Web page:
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Singing Christmas Tree lights up

One of Edmonton’s most celebrated attractions of the holiday season is reborn this weekend as the 44th annual Singing Christmas Tree returns bigger and better than ever.
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BIG PRODUCTION – The annual Edmonton Singing Christmas Tree concert is a spectacle for the eyes and ears.
BIG PRODUCTION – The annual Edmonton Singing Christmas Tree concert is a spectacle for the eyes and ears.

One of Edmonton’s most celebrated attractions of the holiday season is reborn this weekend as the 44th annual Singing Christmas Tree returns bigger and better than ever.

Operating under the umbrella of the Edmonton Singing Christmas Tree Foundation, it has raised half a million dollars for charities such as Santas Anonymous, Edmonton Food Bank and Edmonton Public Schools Foundation.

Every year it draws thousands of people to its five performances at the Northern Alberta Jubilee Auditorium.

This year’s show runs December 19 to 22 mixing music, carols, short sketches, ballet and dancing Santas.

Executive producer John Cameron revamped the once spiritual carol sing into a Broadway-scale, Las Vegas-style production.

“It’s a different show. We are bringing in more local artists and bigger artists. As a result of making it a bigger production, we’ve made an impact on people’s lives and the impact on the community is profound,” said communications director Julianna Veldtman.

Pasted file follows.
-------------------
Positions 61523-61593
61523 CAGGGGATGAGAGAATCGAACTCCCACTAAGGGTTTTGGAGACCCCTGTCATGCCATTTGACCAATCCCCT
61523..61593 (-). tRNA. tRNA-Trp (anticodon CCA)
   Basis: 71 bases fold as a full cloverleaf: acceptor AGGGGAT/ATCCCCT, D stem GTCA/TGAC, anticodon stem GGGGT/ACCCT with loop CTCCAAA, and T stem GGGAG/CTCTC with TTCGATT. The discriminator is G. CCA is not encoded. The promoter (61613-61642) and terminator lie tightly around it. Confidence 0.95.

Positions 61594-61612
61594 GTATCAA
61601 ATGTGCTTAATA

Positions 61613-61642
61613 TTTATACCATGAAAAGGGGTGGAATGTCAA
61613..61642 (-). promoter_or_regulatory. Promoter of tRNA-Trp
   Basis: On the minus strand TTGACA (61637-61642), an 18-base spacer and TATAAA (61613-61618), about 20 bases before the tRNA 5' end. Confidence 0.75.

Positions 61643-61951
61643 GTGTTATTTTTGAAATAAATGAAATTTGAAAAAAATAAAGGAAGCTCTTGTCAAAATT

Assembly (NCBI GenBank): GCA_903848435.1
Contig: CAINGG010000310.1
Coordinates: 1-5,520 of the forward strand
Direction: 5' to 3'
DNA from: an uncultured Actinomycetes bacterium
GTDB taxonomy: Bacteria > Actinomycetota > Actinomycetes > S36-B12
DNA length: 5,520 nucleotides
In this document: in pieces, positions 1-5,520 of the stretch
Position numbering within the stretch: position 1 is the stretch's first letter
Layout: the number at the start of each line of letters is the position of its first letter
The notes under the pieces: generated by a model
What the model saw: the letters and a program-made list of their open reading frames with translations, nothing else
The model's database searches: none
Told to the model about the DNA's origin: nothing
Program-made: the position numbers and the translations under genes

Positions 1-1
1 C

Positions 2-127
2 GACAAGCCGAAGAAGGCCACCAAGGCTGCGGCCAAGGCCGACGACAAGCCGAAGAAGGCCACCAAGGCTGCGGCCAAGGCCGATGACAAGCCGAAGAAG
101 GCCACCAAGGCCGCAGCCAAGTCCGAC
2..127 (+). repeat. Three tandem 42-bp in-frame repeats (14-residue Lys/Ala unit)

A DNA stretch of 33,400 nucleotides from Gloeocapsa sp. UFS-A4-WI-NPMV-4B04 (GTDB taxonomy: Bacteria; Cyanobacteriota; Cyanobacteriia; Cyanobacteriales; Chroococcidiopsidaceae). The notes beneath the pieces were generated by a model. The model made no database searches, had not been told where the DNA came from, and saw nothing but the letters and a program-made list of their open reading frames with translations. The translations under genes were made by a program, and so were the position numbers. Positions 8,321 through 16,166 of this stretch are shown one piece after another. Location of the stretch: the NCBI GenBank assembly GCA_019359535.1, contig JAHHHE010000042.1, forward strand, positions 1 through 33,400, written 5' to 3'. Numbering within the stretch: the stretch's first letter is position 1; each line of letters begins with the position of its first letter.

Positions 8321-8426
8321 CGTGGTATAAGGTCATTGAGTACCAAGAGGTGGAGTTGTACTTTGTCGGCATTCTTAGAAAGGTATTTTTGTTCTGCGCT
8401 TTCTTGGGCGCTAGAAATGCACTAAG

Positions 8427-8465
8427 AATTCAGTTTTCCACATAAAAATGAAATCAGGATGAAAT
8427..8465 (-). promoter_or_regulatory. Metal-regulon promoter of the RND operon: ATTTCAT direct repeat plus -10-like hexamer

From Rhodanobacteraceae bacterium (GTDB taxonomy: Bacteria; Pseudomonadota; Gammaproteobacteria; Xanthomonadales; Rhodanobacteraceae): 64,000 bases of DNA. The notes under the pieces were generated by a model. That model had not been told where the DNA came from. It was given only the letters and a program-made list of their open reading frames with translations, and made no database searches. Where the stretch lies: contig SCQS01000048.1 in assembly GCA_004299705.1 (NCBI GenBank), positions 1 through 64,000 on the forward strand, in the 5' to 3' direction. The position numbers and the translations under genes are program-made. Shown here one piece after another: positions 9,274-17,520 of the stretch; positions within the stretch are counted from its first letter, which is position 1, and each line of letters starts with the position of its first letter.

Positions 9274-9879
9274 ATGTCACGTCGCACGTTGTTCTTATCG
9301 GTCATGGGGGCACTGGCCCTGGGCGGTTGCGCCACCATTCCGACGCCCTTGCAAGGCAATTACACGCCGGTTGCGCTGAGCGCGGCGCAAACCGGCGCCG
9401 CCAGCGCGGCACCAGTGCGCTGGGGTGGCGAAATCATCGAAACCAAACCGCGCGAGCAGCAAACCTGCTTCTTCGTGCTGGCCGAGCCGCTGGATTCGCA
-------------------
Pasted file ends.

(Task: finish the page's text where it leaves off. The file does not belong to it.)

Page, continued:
The centrepiece of this elaborate confection is a 10.5-metre high floor to ceiling tree dressed with tens of thousands of electronically controlled twinkling lights.

Made up of 130 volunteer carol singers plus a backup orchestra and more singers and dancers of all ages, it is a spectacle that once seen is never forgotten.

Returning after last year’s successful debut is Mark Masri, known for his original song The Face, which debuted at #4 on the R&B U.S. Billboard charts and remained on the Top 20 for six weeks.

Making her first appearance is Sophie Serafina, a violinist, singer and composer who moved to Canada from Australia.

“She’s a bold performer. She’s animated and moves around. She twirls the violin and sings as well,” Veldtman stated.

Citie Ballet returns for another stunning pas de deux while voices from the Edmonton Opera Chorus join to add power and vibrancy to the evening.

St. Albert tenor Donovan Weihmann will have a moment in the spotlight in a special tribute to Kristen Fersovitch. The young mother and singer died of cancer in October. But she wrote the song Christmas Time that will be performed by a five-piece ensemble.

“It’s a small intimate thing around the piano. It’s going to be tough to do. We were close and she was such a strong woman. But we are all honoured to be with her,” he noted.

Andrea Willson, a substitute teacher for St. Albert Public and Sturgeon school districts, who sings in an ensemble, also pays her own salute to Fersovitch.

“Last year Kristen did an amazing job of showing us how important life is. Through the accident I had, I’ve learned so much more about appreciating each day,” Willson said.

Willson is referring to a late-night vehicle accident this summer when she was hit by a van driving in the wrong lane. It caused a rollover. When she came to, Willson was upside down and covered in blood from a 10-inch cut to the side of her head.

“All I could think of was how lucky I am. It made me appreciate things a bit more and put things in perspective.”

As a singer, Willson is re-energized simply by working with this group of motivating artists.

“It’s really a show for everybody to see. It will inspire you and put you in a Christmas mood. And it’s for a good cause.”

Preview

Edmonton Singing Christmas Tree<br />Dec. 19 to 22<br />Northern Alberta Jubilee Auditorium<br />11455 – 87 Ave.<br />Tickets: $35 to $75 Call 1-855-985-5000 or go online to: www.ticketmaster.ca




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